Last Night Was A Good One At Fremont Peak, Dec. 21, 2003

by Peter Natscher

Last night's weather condition offered 45F temps (not too bad) with fairly wet 95 RH and no wind. I was concerned about the heavy mountain cloud buildup all afternoon and even thought about changing my destination to Coyote Lake Park to avoid the high level clouds. As I arrived by 3 pm, the Peak was totally fogged in. I drove into the SW parking lot I seeing only the Ranger on Duty. I greeted him and he was very cordial about my intention to stay past the park's closing to do astronomy along with others who hadn't arrived yet. He did mention that the prior notification by e-mail was still desired by the Park since there is no one camping up there at this winter season. The camp grounds should re-open by March 2004.

As two other Tacos rolled in (Sean McCauliff and ? who's name I don't remember), the clouds and fog continued to build and wane around us. It was already pretty wet being in the mountain cloud. By twilight, Jamie Dillon drove in and by the end of twilight, Bob Jardine and Pete Santangeli arrived. We all tail gated waiting to see if things would get better--no one set up yet. Then, by 7pm, the weather condition around us started changing for the better: 48F, 90 RH, no wind or star scintillation, clouds and fog dissipating to reveal a nice Milky Way over us. We started setting up!

By 8 pm I was enjoying the tack sharp seeing with my 20" Starmaster Dob, taking looks at galaxies, planetaries, and emission/reflection nebulas with as much eyepiece power as I wished. The seeing was wonderfully sharp and the transparency was fairly good, too! The only challenge was with the 95 RH which dewed up everything that wasn't covered or protected inside of my truck. I kept swapping out eyepieces on my Dob to keep them dry. Luckily, I have a lot of eyepiece to do this with.

The seeing last night was good enough to thoroughly support the 20" f/4.25 Zambuto mirror's capabilities. Since I ended up setting up the Dob in the dark (delayed by the foggy conditions at sunset) I wasn't sure how well collimated the optics were. I usually use my Cheshire eyepiece to collimate but can't do this in the dark. The laser collimator doesn't always offer the best collimation. The only true way of checking collimation is to have an observational look at a star at very high power and see how concentric the diffraction rings are around that star when defocused at the eyepiece. So, the first thing I did was to observe a mag. 2nd star at over 500X (20"'s aperture requires over 500X) and check out the defocused star pattern. Even though the laser beam collimation was right on, the view of the defocused star's diffraction rings were decentered by 20%. I then tweaked the primary mirror's three adjustment knobs slowly to get the diffraction rings on the star visually re-centered at the eyepiece. This takes a few minutes tweaking a mirror knob and the looking at the eyepiece to see the diffraction ring movement around the star and recentering the star in the FOV. With this final collimating adjustment though, the reward is the best collimation, and views were exquisite with the great seeing we had. A short f.l. Dob (f/4.25) really performs at its best when collimation is checked using high power at the eyepiece this way.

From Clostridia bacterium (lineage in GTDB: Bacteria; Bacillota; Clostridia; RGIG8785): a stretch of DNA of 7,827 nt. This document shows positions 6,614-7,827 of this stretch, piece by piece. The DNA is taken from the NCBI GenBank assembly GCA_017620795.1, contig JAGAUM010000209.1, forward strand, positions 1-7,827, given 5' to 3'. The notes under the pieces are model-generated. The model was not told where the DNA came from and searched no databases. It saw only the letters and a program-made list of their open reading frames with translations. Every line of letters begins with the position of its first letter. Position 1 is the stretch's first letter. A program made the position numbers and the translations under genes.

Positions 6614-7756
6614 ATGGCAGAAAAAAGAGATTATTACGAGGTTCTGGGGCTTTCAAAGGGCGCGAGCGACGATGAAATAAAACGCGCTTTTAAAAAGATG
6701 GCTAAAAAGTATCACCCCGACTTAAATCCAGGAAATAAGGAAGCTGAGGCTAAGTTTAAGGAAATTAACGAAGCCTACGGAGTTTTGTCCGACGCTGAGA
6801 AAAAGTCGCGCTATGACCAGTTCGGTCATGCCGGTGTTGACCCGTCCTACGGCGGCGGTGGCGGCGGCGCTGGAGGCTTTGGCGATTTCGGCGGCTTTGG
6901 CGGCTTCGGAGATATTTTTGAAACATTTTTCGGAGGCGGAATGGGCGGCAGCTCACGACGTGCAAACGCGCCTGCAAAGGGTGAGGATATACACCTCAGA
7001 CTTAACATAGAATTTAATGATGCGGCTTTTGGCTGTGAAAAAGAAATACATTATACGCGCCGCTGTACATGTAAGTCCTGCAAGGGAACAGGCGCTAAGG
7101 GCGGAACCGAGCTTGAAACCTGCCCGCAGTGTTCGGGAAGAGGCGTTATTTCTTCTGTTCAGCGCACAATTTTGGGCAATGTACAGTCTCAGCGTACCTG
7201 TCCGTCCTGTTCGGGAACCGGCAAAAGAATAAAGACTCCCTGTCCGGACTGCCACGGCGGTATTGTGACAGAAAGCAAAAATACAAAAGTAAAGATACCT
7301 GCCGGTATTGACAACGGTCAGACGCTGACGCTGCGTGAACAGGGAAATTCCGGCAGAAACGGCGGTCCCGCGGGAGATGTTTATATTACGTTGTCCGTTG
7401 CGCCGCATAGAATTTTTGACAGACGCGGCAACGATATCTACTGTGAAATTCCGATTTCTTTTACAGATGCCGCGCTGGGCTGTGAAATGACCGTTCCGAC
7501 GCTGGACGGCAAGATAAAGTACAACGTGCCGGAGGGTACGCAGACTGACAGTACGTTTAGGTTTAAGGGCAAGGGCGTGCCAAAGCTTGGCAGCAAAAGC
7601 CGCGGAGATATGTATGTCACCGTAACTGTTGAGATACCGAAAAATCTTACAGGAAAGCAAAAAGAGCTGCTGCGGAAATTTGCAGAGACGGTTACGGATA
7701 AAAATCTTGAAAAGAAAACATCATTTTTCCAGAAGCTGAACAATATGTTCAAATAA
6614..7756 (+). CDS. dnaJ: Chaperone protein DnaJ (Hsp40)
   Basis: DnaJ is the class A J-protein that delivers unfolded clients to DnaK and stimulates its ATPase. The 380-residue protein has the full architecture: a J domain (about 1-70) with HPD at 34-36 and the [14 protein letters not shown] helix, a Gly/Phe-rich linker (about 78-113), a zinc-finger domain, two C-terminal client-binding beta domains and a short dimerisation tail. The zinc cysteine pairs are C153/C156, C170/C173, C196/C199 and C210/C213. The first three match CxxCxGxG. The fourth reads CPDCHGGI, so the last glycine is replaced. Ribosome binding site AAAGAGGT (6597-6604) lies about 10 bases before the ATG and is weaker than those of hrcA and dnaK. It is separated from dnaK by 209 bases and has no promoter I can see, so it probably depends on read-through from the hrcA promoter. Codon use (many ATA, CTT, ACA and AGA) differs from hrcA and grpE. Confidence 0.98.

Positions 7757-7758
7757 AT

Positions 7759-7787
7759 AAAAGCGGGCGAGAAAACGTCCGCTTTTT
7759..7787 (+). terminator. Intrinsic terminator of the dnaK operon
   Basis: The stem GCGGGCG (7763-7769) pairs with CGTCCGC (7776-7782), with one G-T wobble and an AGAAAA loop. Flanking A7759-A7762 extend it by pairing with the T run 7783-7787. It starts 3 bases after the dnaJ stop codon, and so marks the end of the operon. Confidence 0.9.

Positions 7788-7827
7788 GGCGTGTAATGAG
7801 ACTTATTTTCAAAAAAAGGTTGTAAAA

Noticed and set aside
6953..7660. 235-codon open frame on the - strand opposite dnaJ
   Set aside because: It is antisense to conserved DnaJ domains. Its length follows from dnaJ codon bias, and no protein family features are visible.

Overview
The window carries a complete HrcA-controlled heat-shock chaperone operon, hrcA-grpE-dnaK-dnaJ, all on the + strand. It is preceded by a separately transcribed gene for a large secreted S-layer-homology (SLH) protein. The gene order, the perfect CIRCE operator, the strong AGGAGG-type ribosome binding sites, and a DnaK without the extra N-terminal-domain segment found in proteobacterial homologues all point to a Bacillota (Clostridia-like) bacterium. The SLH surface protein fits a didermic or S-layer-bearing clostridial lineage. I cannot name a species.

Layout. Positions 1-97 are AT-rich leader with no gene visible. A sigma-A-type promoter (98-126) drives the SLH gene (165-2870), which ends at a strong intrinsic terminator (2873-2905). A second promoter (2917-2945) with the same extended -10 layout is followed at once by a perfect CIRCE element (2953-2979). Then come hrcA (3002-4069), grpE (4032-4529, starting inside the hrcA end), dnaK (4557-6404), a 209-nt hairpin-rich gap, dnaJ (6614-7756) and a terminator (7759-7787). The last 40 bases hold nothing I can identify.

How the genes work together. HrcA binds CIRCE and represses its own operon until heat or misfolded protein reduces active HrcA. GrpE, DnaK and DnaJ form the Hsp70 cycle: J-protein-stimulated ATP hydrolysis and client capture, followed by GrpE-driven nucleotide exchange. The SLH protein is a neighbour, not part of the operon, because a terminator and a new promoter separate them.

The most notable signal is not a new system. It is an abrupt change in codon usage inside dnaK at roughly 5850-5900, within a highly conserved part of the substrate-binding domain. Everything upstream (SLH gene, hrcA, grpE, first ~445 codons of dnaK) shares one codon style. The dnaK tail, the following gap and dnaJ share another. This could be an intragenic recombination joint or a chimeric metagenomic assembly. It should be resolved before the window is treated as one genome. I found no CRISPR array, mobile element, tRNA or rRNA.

I had my first views of this year's Saturn apparition last night with my new 20" Zambuto Starmaster. My previous three times out observing in November with this new scope was in poor seeing and it was very frustrating for me to see soft stars. But last night, I was rewarded with views of Saturn that were probably the best I've ever seen. At over 300X, the rings displayed its many subdivisions. The Cassini Division was wide and velvety black all the way around and the Encke Minima was easily seen. For the first time, I was able to consistently see the very thin Encke Gap on both ends of the A-Ring. I've only seen this in photographs and images. It was a very thin line coming in and out of view riding very close to the outer edge of Saturn's A-Ring (1/6 A-ring width distance in from the outer edge). I observed it using two eyes with my Tele Vue Binoscope and Takahashi 7.5mm LE's (575X), and also with one eye using a 10mm Zeiss Abbe Ortho and Klee 2.8X Barlow (604X). At these high magnifications, Saturn was real big in the eyepiece(s) and remained tack sharp retaining good contrast and a lot of planetary belt detail. The tiny moon Mimas was also sharply visible orbiting close by at one A-Ring width distance away. Studying Saturn last night gave me a feeling that I was on a Saturn probe viewing this colorful giant planet from only a few million miles away.

Needing to be at work on Monday, I packed up by 11 pm thoroughly satisfied with a great evening of observing with five other Tacos.